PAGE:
The Curse of La Llorona15¦ Blu-ray, DVD
Many actors say that one of the hardest genres to do and get right is comedy. In the same token, one of the hardest for directors to nail must be horror. Not only do you have to make sure that your cast look like their suitably shitting their underwear, but you have to convey the fear within the frame, as well as in the rhythm of the editing.
So if you’re a fledgling director, making your big screen debut with a horror flick, you must either be as brave and ballsy as Van Helsing, or as naive as victim number two in the opening few scenes. After watching this directorial effort, it definitely feels the latter for Michael Chaves.
Los Angeles, in the hazy sunshine of 1973, and Anna (Linda Cardellini) is doing her best to raise her two young children right. The job has been made more difficult since her hubby, a policeman, was killed in the line of duty.
She does have a job though, working in Child Social Services, overseeing that other parents are looking after their kids correctly. On visiting one client at home, she gets the impression that not everything is hunky dory, particularly when her two children don’t appear to be around. Her instincts are correct when she discovers the pair of them locked in a cupboard.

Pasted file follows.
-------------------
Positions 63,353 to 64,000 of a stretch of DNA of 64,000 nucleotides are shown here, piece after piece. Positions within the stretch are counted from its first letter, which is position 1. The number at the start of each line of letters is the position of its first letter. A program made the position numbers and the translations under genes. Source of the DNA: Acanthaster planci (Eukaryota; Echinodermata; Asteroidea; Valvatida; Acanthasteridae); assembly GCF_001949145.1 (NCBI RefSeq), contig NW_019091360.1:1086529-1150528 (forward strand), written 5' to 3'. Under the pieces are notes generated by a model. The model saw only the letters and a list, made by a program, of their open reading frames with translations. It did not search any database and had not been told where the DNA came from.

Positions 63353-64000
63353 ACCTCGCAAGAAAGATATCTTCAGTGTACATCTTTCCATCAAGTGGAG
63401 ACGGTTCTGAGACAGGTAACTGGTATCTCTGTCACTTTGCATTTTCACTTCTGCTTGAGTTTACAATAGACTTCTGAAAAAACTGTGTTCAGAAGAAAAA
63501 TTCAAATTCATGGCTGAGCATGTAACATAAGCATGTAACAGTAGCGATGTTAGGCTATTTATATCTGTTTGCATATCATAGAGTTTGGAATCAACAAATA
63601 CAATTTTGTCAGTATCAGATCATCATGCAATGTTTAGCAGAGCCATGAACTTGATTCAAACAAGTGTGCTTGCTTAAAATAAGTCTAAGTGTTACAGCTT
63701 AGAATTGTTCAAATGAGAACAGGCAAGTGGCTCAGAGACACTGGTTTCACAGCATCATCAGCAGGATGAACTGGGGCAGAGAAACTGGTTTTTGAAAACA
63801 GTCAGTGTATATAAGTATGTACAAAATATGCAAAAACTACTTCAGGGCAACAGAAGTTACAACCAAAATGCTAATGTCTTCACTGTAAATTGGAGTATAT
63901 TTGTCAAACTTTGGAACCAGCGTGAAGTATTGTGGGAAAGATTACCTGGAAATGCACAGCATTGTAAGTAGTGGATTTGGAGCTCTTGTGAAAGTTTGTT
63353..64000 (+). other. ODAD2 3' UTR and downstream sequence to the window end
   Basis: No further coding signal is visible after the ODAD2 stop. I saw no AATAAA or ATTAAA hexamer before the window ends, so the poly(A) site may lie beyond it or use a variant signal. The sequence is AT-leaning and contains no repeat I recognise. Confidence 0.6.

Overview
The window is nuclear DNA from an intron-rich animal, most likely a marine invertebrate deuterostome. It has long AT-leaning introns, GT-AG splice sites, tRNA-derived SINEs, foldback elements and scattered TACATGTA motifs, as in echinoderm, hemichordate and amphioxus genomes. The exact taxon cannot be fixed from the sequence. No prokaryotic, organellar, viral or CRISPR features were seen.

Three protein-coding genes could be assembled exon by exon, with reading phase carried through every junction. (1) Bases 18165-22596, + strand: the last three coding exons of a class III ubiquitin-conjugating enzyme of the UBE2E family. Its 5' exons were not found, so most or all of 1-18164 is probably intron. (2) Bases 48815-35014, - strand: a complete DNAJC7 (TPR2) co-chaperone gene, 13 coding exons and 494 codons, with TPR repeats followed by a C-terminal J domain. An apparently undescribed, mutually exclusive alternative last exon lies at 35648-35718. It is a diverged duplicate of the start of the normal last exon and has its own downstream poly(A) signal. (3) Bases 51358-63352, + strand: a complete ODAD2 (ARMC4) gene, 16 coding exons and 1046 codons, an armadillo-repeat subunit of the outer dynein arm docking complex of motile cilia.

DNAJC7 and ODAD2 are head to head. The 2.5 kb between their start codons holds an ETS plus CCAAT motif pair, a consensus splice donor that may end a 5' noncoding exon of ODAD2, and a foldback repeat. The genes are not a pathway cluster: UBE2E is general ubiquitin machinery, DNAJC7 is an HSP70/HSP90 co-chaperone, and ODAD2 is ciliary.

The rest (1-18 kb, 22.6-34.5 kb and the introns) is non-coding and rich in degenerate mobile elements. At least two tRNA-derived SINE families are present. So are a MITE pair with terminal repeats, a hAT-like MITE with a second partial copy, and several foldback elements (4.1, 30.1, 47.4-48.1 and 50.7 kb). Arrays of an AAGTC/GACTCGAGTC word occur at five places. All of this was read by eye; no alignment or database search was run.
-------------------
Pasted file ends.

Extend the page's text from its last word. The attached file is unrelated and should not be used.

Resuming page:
The mother spouts some nonsense that she was only protecting them from ‘her’, but Anna decides that the children should be taken in for their own safety.
Little does Anna know that the mother was actually telling the truth, and that she has put her entire family in jeopardy, against a spectral force known as La Llorona (Marisl Ramirez) – or weeping woman – who is dead set on seeking revenge for the wrong done to her 300 years ago.
The key to any good horror is to have an evil nemesis that has the canny ability to shock. Chaves has opted for a woman in a white dress with runny mascara, which makes her less frightening than some utility bills. She is so unthreatening that her demeanour would be best suited to be nominated for a full make-over by the This Morning team.
The setting Chaves plumps for is also curious; it’s set in 1973, but that time period doesn’t have any discernible influence on the story whatsoever, only in the sense that the film feels embarrassingly dated.
Somehow Chaves also manages to turn a running time of just over 90 minutes, which often feels like a breeze, into a stodgy, laboured affair.
Not that producer James Wan is complaining; the film was made for under $10 million – which is the cost of a major production’s Starbuck’s coffee consumption – with an impressive return of over $123 million. Now that profit is shocking.
Sure it’s made money, somehow, but it will live short in the memory, with a completely forgettable title, and plot, and cast. In fact the only curse it’s likely to invoke is of the blasphemous variety, caused by watching it..